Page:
Key Chinese travel industry figure has been meeting with peers abroad.
No one has been able, really, to forecast when levels of outbound international travel from China will re-start and return to 2019 levels. For several months now, the conventional wisdom on the matter had been that a resumption of travel might take place after the national Labor Day holiday, which will run from April 30 through May 4, after incorporating a weekend pair of days into the celebration.
But then, no one anticipated the incredible speed with which the Omicron variant of the COVID-19 virus has spread though all continents and most countries. (China reported its first case of the variant on Monday, December 13). As have other nations, the Chinese government launched an aggressive campaign to contain the variant.
While the Omicron development is certainly not positive news for the country’s outbound tourism industry, it may have obscured what could be described as an upbeat message from one of the most influential leaders the industry— James Liang Jianzhang, chairman and founder of China’s leading travel agency Ctrip. At a public forum, he said that Asian countries are likely to resume international travel in the following three months while China, which is more cautious, is estimated to restart it six months later after learning experiences from other countries.
Liang’s presentation at the forum, as reported by the Global Times, also had these messages:
⦁ The airline market in Europe has bounced back to about 70 percent of pre-pandemic levels and is likely to fully reach 2019 numbers by summer, 2022.
⦁ The average weekly load factor in the U.S. reached to around 80 percent in October.
⦁ The international travel market outside Asia has recovered to about half of pre-pandemic levels, Liang pointed out.
⦁ And, in what has to be news to everyone who follows these matters, Liang mentioned he recently spent months traveling around the world, visiting and having meetings with tourism officials of the U.S., the UK, Austria, Spain and Portugal. They are eagerly looking forward to the return of Asian tourists, especially those from China.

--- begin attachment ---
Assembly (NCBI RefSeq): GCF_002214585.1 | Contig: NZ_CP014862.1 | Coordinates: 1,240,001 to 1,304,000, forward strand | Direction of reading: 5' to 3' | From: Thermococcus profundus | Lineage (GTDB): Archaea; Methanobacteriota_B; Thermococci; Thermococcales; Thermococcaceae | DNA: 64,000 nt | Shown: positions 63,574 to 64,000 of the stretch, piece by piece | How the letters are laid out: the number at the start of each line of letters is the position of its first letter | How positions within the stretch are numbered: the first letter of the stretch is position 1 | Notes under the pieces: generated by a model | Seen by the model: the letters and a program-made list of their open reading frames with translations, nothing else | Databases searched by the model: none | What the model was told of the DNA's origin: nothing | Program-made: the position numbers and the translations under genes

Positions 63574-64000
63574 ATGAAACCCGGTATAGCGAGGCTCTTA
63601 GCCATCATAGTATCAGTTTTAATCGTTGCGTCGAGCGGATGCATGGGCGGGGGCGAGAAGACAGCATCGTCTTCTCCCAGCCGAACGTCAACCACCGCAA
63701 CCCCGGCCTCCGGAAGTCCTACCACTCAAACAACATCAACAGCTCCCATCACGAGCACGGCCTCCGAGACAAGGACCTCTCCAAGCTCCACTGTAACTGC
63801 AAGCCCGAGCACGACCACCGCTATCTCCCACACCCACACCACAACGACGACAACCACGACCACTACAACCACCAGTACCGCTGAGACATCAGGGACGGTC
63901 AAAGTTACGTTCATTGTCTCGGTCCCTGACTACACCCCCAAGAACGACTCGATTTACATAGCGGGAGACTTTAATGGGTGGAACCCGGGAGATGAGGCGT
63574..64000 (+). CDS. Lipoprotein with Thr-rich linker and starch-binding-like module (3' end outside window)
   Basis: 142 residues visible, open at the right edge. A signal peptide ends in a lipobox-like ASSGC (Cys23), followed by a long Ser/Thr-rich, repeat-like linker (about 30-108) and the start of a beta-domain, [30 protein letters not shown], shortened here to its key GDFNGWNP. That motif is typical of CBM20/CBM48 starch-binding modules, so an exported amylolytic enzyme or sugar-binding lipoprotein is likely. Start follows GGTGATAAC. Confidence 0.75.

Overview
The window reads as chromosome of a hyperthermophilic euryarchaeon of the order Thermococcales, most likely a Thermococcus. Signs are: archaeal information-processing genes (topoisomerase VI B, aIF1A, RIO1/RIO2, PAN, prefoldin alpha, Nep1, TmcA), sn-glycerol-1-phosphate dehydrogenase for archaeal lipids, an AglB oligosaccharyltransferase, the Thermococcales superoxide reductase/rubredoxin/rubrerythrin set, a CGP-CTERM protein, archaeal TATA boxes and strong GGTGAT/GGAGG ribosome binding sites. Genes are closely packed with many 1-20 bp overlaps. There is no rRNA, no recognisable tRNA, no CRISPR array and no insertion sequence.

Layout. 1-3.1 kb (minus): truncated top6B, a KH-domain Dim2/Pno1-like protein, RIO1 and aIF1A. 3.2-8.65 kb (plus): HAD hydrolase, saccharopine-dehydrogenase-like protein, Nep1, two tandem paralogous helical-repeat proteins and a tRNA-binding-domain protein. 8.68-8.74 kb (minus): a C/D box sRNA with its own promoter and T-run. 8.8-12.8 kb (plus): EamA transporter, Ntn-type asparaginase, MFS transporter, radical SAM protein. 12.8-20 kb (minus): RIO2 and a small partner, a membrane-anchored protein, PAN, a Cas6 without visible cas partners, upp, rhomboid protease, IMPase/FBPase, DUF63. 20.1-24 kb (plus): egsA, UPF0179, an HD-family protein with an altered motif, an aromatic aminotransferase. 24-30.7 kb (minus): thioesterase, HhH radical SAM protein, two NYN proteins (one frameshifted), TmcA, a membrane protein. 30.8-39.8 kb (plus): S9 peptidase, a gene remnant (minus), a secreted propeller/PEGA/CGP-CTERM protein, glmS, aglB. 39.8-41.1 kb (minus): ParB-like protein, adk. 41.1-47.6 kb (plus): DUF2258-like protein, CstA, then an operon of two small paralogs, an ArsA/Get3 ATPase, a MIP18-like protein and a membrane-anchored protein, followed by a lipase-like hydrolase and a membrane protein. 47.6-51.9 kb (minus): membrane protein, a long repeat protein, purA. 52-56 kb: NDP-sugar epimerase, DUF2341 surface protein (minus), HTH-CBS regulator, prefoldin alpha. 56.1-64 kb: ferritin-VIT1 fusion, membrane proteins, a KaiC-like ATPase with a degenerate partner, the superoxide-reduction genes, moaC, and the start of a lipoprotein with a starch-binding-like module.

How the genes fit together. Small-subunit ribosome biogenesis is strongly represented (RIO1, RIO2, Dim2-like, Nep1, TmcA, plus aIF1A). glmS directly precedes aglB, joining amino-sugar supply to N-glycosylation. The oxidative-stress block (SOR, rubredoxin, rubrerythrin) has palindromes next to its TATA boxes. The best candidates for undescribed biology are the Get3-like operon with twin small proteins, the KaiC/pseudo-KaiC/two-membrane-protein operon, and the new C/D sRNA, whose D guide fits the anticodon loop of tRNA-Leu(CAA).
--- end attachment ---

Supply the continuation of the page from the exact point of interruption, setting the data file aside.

Background Note: While China and the United States are experiencing conflicts over other matters of policy and governance, the tourism industry seems to be one of those “hands off” issues on which there is cooperation and agreement.
For instance, China’s Ministry of Culture and Tourism in early June released the 14th five-year plan for the development of various sectors, laying out the overall requirements, development goals, major tasks and measures for the 2021-2025 period. This took place as the Chinese Communist Party (CCP) will hold its 20th National Party Congress in October 2022.
It was an earlier quinquennial Congress that approved economic policies designed to encourage Chinese people to spend on travel as one way of stimulating spending and being, in effect, an engine for the country’s economy.
Over the past 10 years or so, the nation has updated and improved much of its tourism infrastructure by building new airports and tourism support facilities.
In the meantime, a beleaguered U.S. inbound tourism industry awaits, and prepares for, travel to the USA from China to resume.